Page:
A sentence of many years or even a lifetime in prison is certainly not pleasant, but it may not satisfy survivors whose loved ones have been murdered.  Of course, we cannot go too far. We don't want to go back to the days of public executions and torture. Still, the need for a sense of justice done requires that the penalty be appropriate to the crime.

The other side of this issue points out that by the mere act of executing criminals, society is saying that it is okay to kill people as long as you have good enough reasons to do so.  As far as I know this particular version of the argument is unique to me. It is generally expressed as, a society that does not value human life spreads that concept among its members who then lose respect for life.  My version makes it a little more sharp edged.

Now to the more complex version. All the items above point out that there may  be justification for executing someone. It is possible that executions make the murder rate go down, although that is not been proven or even demonstrated convincingly.  The sense of social stability and security results when a nation feels the justice has been done, which may include executions.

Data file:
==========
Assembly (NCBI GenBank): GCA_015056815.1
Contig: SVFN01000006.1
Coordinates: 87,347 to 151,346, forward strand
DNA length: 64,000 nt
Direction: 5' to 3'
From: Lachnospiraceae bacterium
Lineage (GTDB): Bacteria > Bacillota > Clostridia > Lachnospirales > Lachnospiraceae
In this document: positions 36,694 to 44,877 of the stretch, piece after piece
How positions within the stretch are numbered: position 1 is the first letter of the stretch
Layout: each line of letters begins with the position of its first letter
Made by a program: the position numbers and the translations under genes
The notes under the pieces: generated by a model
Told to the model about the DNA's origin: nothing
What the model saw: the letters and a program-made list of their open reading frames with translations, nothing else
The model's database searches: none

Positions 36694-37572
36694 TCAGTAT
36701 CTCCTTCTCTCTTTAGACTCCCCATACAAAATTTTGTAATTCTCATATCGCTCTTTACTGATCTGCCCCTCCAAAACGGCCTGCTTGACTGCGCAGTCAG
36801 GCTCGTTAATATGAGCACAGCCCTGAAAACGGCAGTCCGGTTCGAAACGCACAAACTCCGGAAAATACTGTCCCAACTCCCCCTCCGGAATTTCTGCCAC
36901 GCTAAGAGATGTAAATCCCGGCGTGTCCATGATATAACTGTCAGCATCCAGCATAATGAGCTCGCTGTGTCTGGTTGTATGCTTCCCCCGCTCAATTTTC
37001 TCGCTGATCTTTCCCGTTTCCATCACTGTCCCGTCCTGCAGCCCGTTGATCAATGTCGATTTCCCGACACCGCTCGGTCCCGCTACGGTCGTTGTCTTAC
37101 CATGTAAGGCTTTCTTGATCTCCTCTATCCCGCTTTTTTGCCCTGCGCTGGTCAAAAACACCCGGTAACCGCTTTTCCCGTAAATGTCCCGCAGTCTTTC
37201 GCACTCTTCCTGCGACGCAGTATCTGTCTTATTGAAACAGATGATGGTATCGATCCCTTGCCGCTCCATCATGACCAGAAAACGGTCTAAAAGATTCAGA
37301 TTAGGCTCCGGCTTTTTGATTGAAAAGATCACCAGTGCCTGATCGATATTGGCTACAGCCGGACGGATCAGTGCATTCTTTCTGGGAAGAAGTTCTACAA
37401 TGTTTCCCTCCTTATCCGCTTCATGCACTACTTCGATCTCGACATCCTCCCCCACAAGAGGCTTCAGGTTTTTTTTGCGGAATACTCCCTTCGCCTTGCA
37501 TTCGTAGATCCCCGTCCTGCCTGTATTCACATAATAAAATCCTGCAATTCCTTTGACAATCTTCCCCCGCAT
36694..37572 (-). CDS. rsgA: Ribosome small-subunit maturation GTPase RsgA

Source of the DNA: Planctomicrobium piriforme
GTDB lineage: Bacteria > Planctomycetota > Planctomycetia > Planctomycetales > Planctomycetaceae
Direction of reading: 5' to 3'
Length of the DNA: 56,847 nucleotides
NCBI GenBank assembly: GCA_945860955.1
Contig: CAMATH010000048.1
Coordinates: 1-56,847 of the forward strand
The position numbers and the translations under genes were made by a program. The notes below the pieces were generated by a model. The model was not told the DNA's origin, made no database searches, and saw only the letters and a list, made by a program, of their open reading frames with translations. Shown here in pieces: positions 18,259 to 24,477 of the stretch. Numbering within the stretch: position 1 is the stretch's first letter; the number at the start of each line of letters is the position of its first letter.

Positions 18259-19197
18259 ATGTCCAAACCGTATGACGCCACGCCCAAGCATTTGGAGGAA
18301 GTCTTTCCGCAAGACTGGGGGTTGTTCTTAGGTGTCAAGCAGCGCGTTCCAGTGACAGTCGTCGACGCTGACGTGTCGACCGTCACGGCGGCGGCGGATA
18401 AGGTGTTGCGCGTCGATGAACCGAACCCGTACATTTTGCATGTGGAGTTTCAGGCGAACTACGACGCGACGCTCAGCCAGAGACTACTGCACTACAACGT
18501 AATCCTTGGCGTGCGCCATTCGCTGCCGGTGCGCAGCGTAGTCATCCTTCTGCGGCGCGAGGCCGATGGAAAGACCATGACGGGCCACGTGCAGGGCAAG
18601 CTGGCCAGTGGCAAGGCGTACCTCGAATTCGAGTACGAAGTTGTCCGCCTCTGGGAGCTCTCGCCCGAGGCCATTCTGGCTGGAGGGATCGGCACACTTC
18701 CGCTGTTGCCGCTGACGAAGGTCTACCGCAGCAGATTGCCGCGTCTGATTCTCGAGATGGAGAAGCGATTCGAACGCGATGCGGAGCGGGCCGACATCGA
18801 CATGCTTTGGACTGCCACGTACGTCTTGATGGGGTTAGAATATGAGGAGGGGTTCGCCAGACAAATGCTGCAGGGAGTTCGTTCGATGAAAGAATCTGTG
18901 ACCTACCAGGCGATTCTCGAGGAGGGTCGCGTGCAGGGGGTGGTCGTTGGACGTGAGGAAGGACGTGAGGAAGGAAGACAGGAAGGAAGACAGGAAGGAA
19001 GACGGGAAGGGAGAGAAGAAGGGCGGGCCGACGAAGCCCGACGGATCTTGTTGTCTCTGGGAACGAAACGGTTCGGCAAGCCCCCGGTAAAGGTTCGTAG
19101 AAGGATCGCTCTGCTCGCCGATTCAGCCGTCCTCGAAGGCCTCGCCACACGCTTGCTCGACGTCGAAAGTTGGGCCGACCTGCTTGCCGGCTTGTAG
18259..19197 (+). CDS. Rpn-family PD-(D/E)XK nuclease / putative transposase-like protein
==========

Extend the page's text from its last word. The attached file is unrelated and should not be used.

So far so good. Unfortunately the way the death penalty is applied in America clearly shows that it is a very prejudiced process

Race of Defendants Executed  
White 56 %
Black 35 %
Hispanic 7 %
Other 2 %
Race of Victim in Death Penalty Case  
White 76 %
Black 15 %
Hispanic 6 %
Other 3 %

Look at the numbers above. More whites are executed than blacks. However, then take a look at the race of a person who was murdered. If you murder a white person you were very likely to get the death penalty. But if you murder someone of another race you almost certainly won't. There is no way to explain that but racial prejudice.

Also, people who are convicted of murder and sentenced to death are most likely poor. Murderers who are middle-class or wealthy can afford good lawyers and rarely get the death penalty. This is a different kind of prejudice, but it's just as real and unjust.

So, even assuming we do support the death penalty, then we cannot support the current American system of so-called justice. The rule of law is a phrase we hear a lot. It means that everyone is subject to the same law. But that is not really true in the American justice system. The poor and racial minorities are far more likely to be punished than the White or the wealthy.  Wealth is the best protector by far, in case you didn't realize that.

I'm going to send you an additional post because I forgot to add, just how do you execute criminals? I think everyone would agree it's not appropriate to torture them to death, but that is exactly what we did with the electric chair. For a long time the French use the guillotine to chop off peoples' heads, even into the 20th century. But there's some evidence that death is not instantaneous in the circumstances so that also constitutes torture. It's easy to say we should execute someone but then the question arises, how do you do that in a way which kills quickly and painlessly?